Postgresql query to select different materialized views depending on time range

I’ll describe a somewhat contrived example for the purpose of illustrating the problem.
The way I will describe it will make it appear to be a purely postgres/sql question (and it may very well be the case that my sql-skills are simply lacking.) But I’m also totally open to an entirely different solution.

Say I have a timescale table with raw, time-series data, with one extra dimension:
ts: a unix timestamp (let’s say in seconds,)
temperature: an integer
location: for sake of simplicity, let’s say of type text

I’ll make some other assumptions for simplicity here: There are no duplicates (i.e. we are guaranteed that for any location there are at most one measurement per second (and I will ignore leap seconds just to keep this sane.)

I can now create a continuous aggregate materialized view using this as the source:

CREATE MATERIALIZED VIEW temperature_minutely WITH (timescaledb.continuous) AS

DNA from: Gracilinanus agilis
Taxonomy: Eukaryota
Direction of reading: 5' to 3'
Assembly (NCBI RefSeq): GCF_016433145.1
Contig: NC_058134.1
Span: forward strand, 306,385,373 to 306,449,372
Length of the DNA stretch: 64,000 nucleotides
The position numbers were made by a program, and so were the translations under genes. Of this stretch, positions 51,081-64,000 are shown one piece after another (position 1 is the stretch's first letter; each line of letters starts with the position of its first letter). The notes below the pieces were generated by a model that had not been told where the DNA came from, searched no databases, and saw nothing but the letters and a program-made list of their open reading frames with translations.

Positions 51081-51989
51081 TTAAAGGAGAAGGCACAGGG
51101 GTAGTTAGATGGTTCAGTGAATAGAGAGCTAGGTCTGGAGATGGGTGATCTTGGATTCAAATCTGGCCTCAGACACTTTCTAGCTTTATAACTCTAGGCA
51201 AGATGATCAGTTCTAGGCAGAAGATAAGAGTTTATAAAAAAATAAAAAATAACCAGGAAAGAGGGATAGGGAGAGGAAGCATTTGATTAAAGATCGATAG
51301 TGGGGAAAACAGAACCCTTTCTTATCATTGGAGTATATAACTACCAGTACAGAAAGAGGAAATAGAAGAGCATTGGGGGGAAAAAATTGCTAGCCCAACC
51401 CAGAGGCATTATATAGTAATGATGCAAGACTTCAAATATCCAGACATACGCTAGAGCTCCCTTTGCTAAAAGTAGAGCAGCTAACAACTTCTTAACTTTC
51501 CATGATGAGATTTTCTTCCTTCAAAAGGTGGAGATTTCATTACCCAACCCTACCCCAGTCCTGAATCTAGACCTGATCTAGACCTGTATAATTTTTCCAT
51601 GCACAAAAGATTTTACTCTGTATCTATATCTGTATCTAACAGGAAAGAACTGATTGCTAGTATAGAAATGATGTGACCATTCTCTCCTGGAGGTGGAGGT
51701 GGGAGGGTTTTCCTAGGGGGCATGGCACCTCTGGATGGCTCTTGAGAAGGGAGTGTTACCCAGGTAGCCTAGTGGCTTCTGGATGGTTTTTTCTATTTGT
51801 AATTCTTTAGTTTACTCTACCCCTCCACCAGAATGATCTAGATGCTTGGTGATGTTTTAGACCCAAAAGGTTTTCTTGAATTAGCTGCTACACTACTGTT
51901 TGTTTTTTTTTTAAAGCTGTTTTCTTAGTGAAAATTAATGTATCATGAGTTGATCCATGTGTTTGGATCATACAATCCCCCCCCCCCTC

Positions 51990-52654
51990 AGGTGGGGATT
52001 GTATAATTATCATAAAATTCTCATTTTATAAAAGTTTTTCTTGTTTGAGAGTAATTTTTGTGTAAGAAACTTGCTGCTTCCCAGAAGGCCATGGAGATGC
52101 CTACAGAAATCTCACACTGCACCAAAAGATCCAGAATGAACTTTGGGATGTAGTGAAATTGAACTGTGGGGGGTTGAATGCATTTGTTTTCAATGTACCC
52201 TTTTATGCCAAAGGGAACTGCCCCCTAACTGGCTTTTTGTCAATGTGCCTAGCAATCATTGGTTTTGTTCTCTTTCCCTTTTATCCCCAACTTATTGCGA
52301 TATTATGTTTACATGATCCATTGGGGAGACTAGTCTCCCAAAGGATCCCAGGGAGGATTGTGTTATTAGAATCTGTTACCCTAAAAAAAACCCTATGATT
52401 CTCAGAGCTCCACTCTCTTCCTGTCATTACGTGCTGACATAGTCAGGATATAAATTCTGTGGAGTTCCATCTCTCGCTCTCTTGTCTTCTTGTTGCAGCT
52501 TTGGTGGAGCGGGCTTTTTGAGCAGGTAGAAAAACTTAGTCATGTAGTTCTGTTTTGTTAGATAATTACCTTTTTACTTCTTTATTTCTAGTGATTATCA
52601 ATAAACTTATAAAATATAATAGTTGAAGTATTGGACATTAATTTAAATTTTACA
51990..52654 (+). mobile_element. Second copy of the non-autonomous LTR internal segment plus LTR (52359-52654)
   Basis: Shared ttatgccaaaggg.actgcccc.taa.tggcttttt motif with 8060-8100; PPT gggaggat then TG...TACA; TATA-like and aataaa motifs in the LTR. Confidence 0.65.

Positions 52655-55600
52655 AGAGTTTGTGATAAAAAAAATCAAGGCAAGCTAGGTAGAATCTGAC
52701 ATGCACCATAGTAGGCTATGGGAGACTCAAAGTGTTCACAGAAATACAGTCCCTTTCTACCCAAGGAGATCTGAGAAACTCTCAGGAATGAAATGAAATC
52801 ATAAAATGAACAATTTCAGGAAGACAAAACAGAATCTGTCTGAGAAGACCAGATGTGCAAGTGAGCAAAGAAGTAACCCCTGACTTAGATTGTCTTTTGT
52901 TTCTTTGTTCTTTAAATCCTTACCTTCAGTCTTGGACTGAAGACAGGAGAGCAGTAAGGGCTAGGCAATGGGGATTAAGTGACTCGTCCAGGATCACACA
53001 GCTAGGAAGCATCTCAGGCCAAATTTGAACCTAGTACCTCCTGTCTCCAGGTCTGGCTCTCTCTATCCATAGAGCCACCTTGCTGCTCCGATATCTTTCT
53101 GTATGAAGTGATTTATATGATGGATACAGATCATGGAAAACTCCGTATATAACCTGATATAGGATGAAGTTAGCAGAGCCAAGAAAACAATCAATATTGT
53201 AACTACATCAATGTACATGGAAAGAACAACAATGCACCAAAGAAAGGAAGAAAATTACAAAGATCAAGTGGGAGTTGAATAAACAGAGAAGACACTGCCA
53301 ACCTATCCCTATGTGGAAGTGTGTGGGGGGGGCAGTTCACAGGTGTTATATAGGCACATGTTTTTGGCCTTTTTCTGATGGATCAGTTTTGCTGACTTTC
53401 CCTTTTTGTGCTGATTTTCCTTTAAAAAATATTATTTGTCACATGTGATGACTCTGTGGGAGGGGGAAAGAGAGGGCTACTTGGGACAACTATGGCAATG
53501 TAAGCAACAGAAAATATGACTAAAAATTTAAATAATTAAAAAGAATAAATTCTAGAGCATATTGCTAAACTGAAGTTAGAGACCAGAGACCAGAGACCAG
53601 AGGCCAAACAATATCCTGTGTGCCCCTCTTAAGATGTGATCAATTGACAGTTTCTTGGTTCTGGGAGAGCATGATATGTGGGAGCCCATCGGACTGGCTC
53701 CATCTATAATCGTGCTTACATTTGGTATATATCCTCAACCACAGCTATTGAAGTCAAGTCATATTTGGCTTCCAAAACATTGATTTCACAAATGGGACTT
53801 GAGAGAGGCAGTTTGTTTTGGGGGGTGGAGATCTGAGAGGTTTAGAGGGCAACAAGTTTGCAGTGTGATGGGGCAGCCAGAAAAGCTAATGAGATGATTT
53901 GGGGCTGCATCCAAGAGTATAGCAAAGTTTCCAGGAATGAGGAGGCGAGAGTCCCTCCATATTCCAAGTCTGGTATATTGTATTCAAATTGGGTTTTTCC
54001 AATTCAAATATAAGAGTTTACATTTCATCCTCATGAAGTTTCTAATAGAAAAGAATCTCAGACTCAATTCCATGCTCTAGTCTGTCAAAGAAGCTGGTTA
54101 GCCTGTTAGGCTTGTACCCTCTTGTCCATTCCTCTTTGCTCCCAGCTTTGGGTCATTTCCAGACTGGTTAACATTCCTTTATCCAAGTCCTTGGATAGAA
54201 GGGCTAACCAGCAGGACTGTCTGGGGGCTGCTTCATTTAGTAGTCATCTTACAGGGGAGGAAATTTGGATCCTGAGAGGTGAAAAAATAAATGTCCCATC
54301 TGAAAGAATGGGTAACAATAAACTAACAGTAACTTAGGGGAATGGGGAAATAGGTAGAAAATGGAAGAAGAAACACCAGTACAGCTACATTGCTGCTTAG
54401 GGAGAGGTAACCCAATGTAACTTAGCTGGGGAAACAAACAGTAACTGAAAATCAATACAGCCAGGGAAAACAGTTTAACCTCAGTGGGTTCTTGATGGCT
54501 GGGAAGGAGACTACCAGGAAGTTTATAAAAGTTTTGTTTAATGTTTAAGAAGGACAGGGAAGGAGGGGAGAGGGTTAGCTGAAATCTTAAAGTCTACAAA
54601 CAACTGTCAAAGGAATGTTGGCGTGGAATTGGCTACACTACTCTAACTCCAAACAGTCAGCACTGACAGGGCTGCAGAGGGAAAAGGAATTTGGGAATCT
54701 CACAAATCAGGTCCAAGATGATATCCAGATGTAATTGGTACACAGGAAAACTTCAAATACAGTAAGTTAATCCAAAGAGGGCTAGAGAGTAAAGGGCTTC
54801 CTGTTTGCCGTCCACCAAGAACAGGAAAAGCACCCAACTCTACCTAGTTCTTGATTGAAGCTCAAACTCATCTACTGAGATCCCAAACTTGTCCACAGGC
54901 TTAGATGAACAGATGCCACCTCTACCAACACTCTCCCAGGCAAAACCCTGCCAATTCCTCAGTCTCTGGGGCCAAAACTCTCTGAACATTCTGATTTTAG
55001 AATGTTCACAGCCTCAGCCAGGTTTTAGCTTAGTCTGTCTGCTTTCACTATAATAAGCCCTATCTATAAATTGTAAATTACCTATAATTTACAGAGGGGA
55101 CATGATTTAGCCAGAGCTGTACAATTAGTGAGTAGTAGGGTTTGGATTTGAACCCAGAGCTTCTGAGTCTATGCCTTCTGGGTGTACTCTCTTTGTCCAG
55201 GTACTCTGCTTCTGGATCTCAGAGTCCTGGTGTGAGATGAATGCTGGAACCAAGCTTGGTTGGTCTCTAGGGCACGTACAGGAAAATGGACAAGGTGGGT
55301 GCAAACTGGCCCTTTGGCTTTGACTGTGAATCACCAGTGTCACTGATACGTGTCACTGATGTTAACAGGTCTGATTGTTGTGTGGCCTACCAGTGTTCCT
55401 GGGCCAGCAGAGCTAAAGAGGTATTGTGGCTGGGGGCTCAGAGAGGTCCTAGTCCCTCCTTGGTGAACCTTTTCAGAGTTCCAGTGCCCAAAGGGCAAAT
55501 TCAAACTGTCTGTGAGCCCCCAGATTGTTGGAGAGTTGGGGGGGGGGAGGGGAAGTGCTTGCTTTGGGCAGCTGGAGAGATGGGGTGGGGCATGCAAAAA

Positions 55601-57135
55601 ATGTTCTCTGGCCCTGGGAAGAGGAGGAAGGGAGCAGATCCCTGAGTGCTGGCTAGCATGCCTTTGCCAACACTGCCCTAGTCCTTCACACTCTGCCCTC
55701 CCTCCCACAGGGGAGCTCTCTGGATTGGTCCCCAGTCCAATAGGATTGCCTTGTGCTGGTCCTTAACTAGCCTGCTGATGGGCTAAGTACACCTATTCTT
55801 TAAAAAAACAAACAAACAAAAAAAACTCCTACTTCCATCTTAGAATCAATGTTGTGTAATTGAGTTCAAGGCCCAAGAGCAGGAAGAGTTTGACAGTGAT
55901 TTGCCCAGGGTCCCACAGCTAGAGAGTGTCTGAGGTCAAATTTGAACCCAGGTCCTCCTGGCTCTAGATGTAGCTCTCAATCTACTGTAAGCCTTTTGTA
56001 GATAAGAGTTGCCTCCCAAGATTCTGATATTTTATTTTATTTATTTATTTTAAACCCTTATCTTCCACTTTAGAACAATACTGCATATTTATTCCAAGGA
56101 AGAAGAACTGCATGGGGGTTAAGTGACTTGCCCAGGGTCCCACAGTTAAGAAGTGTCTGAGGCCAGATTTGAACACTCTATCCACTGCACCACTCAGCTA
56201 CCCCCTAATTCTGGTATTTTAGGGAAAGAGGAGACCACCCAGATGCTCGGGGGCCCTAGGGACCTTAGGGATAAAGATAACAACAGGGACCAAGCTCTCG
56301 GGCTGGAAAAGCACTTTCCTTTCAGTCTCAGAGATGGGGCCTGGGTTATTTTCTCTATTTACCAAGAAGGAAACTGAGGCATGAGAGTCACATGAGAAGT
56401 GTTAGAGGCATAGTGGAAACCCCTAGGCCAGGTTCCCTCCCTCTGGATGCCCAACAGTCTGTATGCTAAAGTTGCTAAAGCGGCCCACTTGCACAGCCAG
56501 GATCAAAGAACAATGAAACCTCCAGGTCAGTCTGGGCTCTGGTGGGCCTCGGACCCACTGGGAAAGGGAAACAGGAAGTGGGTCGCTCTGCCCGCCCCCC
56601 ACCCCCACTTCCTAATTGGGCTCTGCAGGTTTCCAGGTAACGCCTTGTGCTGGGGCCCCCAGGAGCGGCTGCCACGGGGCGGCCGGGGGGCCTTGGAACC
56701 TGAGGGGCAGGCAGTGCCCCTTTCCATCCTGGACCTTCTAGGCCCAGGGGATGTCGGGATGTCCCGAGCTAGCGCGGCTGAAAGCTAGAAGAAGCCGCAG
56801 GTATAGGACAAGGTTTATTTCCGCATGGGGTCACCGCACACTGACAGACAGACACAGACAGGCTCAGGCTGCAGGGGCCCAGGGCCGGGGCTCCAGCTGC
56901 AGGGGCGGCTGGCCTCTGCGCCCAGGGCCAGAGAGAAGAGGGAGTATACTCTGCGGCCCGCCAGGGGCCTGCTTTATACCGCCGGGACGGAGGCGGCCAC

time_bucket(60, ts) as ts,
    MIN(temperature) as min_temperature,
    MAX(temperature) as max_temperature
  FROM temperature
  GROUP BY ts, location;

If I create multiple of these materialized views at differing granularities (i.e. I called the above one temperature_minutely to reflect its time bucket size, I could create additional _hourly, _daily and _monthly ones,) conceptually it should be really simple to query the appropriate table given the time_bucket query input.

And that conditional should be relatively simple to write as part of the SQL query, especially if I have access to something like $__interval from grafana: Global variables | Grafana documentation

First, is the approach to have different granularity materialized views even reasonable? I don’t see why not, but I’m curious.
Second, am I missing some super-obvious way to “switch” on the table at query-time?


I think we have an older blog post that is exactly what you’re looking for. Grafana doesn’t allow you to use a variable in a query for logic switching, but you can use the interval and a well-crafted WHERE clause to do the same thing (essentially stopping the other queries from executing.)

Let me know if you have questions after looking at this.

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I somehow didn’t find this post – sorry about that.
It’s exactly what i was looking for.

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No worries at all. Glad it’s helpful!